We sent BFI Fan Young Consultant Caitlin Lydon to experience some of the She's Curious programme - a season of Film Feels funded activity taking place in Brighton.

One Bum Cinema Club is a curious project, with a name that describes exactly what it is – a tiny cinema, fit for one, showing a selection of hand-picked animations from artists based around the world. This unique little cinema seems the perfect fit then, for a collaboration with She’s Curious: a programme of events showcasing complex female protagonists and female creators, taking place at Depot, Fabrica and The Old Market in Brighton & Hove and Lewes. It's all part of a larger project, Film Feels Curious - a UK wide cinema season celebrating the ability of film to transport and inspire new, innovative ideas and conversations, with the hopes of sparking a sense of curiosity within the audience to seek out something unexpected.


I caught up with Paulie Musselwhite, one of the One Bum Cinema Club creators, and Clare Hankinson, Audience Development Manager at Fabrica, to chat about the process of creating the She’s Curious programme, and what they are hoping She’s Curious will achieve. For Clare, one of the major hopes for the programme is that it ignites a confidence in audiences to see different kinds of films, in venues the audience may not have originally sought out: ‘that’s the thing about being curious’ she says:

If you don’t know something, a gentle hand over that barrier can help someone take the first step and try something different.

This is a multi-partner project, unique in just how many voices were involved in its creation, and how each venue wanted to present the programme – what held it all together was the unifying desire to profile and promote a variety of female creative talent. How each partner and venue has explored that desire is wide-reaching and distinct, allowing for a broad range of films to be explored across the programme. 

From snappy, light-hearted shorts, to dark, surreal features, many of the selected films across the She’s Curious programme tackle female-centric themes and issues, albeit in their own unique way. Lianne Mackessy’s short Filters, shown as part of Oska Bright Film Festival’s shorts programme, stuck out for me – exploring the pressures of social media and the prejudice faced by people with down syndrome with a thoughtful and kind perspective that ultimately aims to uplift the viewer. I found myself particularly drawn to the lighter films on offer, ones that helped me see the world in a new light, or even just made me laugh – this is something that Paulie notes as being one of the goals of One Bum Cinema Club:

It’s a really innocent, fun project – the cinema is there just to make you feel happy, which has been even more important recently– it’s just an unexpected, fun few minutes.”


Even films with technically darker themes were often dealt with in a humorous, light-touch way – films such as Gemma Rigg’s Mattricide, (a stop-motion animation of a woman being hunted by mattresses), and Ginny Jones’ animated short Stalker, (offering up a heart-broken ex, hunting - what appears to be- wild deer). An interesting coincidence too, that both films tackle the issue of stalking, though perhaps not entirely unexpected - this is something that Clare notes as being an interesting part of the programming process:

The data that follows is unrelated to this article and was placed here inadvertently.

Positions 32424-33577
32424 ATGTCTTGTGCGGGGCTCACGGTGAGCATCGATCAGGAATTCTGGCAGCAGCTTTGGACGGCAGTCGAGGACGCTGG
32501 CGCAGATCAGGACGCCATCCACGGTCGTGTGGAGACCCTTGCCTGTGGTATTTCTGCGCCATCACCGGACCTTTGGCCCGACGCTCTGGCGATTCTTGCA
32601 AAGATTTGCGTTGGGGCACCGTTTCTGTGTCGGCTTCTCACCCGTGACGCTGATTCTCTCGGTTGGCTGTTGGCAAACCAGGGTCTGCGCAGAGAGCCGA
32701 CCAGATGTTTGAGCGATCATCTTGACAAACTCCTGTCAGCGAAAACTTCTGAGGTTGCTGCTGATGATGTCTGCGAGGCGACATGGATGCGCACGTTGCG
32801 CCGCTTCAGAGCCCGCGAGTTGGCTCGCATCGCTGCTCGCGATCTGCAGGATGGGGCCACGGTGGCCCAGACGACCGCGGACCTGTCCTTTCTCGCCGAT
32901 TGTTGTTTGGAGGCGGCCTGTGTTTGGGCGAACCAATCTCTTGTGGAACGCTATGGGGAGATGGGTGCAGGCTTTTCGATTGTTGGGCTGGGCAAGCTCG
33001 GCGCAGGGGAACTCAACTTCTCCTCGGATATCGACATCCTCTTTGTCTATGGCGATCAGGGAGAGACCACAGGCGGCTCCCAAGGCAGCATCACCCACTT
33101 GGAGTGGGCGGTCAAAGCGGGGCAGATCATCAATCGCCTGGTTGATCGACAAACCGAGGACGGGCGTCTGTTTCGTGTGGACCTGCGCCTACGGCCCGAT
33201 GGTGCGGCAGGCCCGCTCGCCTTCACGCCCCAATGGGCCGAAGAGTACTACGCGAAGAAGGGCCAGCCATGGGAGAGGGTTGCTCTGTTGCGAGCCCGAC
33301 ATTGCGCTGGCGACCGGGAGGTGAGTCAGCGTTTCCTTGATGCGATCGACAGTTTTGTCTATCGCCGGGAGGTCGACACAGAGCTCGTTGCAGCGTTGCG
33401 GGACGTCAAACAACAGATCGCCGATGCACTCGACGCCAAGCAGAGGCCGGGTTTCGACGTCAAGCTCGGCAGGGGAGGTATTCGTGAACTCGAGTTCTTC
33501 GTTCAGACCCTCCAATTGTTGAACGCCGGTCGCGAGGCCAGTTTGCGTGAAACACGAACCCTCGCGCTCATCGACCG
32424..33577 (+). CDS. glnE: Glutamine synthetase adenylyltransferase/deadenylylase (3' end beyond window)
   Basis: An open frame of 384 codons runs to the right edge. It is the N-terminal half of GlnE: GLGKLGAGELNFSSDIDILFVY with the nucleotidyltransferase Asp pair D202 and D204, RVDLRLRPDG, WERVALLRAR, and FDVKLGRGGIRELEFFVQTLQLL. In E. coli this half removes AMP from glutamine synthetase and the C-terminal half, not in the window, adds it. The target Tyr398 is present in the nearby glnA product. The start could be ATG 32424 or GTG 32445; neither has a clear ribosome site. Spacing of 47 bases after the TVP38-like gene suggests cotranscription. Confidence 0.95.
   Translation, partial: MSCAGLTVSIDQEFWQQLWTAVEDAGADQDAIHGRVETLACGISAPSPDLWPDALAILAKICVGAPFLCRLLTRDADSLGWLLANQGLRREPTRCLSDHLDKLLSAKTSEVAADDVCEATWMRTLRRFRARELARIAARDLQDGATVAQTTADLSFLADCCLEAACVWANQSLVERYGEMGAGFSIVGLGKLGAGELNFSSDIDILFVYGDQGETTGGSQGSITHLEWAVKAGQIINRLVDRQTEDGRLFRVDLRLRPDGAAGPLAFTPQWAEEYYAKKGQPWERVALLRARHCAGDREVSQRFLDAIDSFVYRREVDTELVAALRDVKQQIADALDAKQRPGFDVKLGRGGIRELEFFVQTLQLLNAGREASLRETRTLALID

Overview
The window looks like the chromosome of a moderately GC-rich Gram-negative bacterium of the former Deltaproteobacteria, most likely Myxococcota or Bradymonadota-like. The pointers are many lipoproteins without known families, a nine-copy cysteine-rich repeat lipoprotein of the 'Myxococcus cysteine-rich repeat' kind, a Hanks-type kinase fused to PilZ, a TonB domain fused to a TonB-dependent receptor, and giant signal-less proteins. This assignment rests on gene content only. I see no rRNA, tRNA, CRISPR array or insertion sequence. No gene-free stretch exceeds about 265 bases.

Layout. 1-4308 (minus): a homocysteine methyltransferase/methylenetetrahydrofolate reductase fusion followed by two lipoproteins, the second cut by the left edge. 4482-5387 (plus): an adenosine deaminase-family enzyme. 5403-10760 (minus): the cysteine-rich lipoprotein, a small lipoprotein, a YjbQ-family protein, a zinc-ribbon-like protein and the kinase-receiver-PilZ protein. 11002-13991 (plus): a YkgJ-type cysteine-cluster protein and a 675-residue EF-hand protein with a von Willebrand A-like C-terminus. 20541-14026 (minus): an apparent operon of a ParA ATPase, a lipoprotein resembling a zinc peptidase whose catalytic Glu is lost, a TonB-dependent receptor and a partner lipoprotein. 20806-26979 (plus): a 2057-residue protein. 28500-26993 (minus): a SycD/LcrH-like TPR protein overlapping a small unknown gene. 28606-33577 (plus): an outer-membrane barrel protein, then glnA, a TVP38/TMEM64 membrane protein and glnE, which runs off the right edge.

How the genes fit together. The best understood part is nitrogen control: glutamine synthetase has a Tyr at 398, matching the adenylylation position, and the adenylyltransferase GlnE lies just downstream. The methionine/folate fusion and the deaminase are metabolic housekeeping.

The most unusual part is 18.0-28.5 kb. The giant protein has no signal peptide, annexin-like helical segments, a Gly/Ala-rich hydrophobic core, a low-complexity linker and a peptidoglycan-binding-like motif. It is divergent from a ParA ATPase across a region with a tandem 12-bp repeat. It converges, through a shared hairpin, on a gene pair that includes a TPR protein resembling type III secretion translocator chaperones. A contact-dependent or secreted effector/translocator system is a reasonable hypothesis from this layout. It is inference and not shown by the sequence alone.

If you ask women what they’re experiencing, I guess [stalking] is one of them - there’s certainly some interesting themes that have come out through it all.”

It’s worth mentioning that my own current penchant for light-hearted, humorous shorts is not to say that the complex feature films aren’t worth seeking out. Jan Švankmajer’s Alice in particular stands out as a feature worth watching: taking the traditional and well-trodden story of Alice In Wonderland, and turning it into something exciting, disturbing, and entirely new through an innovative combination of live action, puppetry and animation. Similarly thought provoking is Signe Baumane’s Rocks In My Pockets. Described by Baumane as “a funny film about depression”, Rocks In My Pockets takes the viewer on a journey through mental illness and family secrets, with its inventive mix of animations and a sharp, surreal sense of humour.


For people who come to the cinema to engage with exciting ideas and to witness new perspectives, the She’s Curious programme and the unique offerings of One Bum Cinema Club are certainly the perfect way to spend an afternoon. The shorts on offer through the Women Over 50 Film Festival feel particularly apt in telling stories that are often left off screens: captivating tales of women over fifty falling in love, raging in menopause, and, my personal favourite, attempting to break into the brutal world of battle rap. The perspectives highlighted through She’s Curious can also offer the cinema-goer a sense of comfort and belonging - you're sure to find these sorts of feelings after watching films like Wendy Belcher’s hilariously relatable short Things That Annoy Me. There is something for everyone at She’s Curious, and what’s most exciting about this programme is that it might be something you never expected to find.


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